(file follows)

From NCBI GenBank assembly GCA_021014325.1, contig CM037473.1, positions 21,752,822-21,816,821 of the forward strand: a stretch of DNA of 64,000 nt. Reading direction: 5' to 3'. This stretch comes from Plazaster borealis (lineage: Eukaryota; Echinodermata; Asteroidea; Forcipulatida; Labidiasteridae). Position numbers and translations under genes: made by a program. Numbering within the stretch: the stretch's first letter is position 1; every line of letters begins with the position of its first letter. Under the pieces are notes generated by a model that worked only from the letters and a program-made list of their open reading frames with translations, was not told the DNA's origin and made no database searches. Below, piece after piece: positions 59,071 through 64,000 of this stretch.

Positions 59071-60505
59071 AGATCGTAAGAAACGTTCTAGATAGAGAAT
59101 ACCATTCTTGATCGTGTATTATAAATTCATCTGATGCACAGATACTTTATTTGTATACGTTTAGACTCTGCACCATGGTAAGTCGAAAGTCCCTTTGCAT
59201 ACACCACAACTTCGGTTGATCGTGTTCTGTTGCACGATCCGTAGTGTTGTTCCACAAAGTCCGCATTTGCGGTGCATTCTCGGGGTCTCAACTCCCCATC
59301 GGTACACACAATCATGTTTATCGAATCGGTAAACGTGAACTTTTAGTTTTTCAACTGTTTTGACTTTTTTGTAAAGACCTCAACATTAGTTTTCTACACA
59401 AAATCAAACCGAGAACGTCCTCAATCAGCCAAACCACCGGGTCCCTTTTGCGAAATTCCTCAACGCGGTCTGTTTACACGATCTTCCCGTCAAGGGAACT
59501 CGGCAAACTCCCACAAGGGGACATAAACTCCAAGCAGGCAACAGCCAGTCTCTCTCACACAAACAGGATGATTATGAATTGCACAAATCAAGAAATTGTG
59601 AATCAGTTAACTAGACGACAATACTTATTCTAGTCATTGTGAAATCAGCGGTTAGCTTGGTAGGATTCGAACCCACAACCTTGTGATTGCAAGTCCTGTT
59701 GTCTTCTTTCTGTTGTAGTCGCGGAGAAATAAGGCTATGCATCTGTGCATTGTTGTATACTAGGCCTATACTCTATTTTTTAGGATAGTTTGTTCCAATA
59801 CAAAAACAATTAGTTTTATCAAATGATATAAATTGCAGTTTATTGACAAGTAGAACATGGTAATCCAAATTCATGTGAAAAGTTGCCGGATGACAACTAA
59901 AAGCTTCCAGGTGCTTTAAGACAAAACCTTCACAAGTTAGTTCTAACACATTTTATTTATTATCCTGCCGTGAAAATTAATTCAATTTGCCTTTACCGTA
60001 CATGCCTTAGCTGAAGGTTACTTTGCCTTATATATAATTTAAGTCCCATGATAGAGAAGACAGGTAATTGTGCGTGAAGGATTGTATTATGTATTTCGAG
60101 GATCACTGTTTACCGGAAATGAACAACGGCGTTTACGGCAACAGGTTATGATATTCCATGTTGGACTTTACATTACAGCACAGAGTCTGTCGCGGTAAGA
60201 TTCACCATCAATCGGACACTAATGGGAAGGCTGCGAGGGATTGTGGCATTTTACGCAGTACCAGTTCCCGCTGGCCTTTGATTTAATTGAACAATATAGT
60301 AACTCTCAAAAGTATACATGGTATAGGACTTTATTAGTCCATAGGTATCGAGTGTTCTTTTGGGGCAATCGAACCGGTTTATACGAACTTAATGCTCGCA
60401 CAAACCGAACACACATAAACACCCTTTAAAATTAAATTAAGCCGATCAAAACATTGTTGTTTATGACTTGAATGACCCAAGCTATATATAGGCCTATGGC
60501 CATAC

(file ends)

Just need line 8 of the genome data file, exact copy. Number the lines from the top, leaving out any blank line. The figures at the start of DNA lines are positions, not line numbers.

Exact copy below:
59501 CGGCAAACTCCCACAAGGGGACATAAACTCCAAGCAGGCAACAGCCAGTCTCTCTCACACAAACAGGATGATTATGAATTGCACAAATCAAGAAATTGTG